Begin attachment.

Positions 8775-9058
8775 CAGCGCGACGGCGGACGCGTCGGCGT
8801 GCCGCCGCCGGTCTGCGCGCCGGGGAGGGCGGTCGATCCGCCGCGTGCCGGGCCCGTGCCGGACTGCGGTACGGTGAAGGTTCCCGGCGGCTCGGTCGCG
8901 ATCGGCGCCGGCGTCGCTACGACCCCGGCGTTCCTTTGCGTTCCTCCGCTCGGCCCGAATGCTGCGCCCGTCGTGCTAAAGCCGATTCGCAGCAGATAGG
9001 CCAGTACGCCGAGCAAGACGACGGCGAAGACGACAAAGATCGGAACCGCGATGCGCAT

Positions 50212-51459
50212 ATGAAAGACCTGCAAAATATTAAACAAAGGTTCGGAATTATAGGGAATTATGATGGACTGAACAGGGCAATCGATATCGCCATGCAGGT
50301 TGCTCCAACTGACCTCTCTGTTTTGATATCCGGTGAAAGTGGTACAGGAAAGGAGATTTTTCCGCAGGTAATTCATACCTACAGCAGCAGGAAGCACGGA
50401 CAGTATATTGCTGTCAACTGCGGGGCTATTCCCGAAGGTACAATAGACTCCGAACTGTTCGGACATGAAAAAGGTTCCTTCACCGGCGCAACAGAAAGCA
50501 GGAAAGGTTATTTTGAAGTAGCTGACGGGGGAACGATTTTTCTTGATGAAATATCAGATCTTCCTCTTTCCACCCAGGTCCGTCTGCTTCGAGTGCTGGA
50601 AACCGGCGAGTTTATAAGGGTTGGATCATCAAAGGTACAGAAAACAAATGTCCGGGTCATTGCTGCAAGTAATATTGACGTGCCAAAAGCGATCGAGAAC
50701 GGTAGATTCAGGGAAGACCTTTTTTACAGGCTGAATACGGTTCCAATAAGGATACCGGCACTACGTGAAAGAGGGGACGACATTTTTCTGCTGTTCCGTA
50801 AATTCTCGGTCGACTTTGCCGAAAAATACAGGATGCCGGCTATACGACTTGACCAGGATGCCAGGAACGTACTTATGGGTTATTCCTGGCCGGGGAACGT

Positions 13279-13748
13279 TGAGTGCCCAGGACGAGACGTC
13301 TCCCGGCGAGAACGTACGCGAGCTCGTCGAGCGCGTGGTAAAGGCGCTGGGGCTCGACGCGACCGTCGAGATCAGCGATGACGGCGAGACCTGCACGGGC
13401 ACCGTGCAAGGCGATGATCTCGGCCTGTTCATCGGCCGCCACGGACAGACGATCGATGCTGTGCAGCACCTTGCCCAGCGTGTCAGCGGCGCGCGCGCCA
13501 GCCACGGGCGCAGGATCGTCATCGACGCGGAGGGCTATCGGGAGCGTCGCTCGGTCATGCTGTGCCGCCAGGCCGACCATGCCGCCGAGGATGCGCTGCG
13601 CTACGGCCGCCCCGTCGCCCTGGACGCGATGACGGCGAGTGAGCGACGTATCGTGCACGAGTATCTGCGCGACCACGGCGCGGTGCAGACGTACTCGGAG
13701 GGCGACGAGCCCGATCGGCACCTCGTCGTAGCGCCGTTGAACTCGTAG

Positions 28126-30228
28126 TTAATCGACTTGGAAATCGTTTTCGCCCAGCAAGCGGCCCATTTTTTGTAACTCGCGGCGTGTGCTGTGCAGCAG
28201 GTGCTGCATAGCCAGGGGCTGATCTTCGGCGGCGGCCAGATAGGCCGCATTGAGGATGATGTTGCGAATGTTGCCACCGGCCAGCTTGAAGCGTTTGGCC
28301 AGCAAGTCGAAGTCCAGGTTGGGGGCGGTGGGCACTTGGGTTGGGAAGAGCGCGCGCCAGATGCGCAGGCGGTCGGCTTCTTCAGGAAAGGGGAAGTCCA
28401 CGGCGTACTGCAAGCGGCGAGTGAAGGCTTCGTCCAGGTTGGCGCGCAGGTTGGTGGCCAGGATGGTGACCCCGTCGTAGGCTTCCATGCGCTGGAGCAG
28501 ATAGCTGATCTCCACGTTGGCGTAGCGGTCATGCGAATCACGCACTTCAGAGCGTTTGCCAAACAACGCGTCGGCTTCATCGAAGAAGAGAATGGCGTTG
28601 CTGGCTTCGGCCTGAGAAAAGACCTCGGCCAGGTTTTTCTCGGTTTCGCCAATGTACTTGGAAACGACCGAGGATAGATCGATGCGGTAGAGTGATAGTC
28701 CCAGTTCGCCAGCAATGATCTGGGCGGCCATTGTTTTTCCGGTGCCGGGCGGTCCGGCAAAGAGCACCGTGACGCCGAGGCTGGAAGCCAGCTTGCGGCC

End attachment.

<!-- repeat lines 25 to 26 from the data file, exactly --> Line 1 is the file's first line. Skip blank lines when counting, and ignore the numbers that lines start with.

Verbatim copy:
28401 CGGCGTACTGCAAGCGGCGAGTGAAGGCTTCGTCCAGGTTGGCGCGCAGGTTGGTGGCCAGGATGGTGACCCCGTCGTAGGCTTCCATGCGCTGGAGCAG
28501 ATAGCTGATCTCCACGTTGGCGTAGCGGTCATGCGAATCACGCACTTCAGAGCGTTTGCCAAACAACGCGTCGGCTTCATCGAAGAAGAGAATGGCGTTG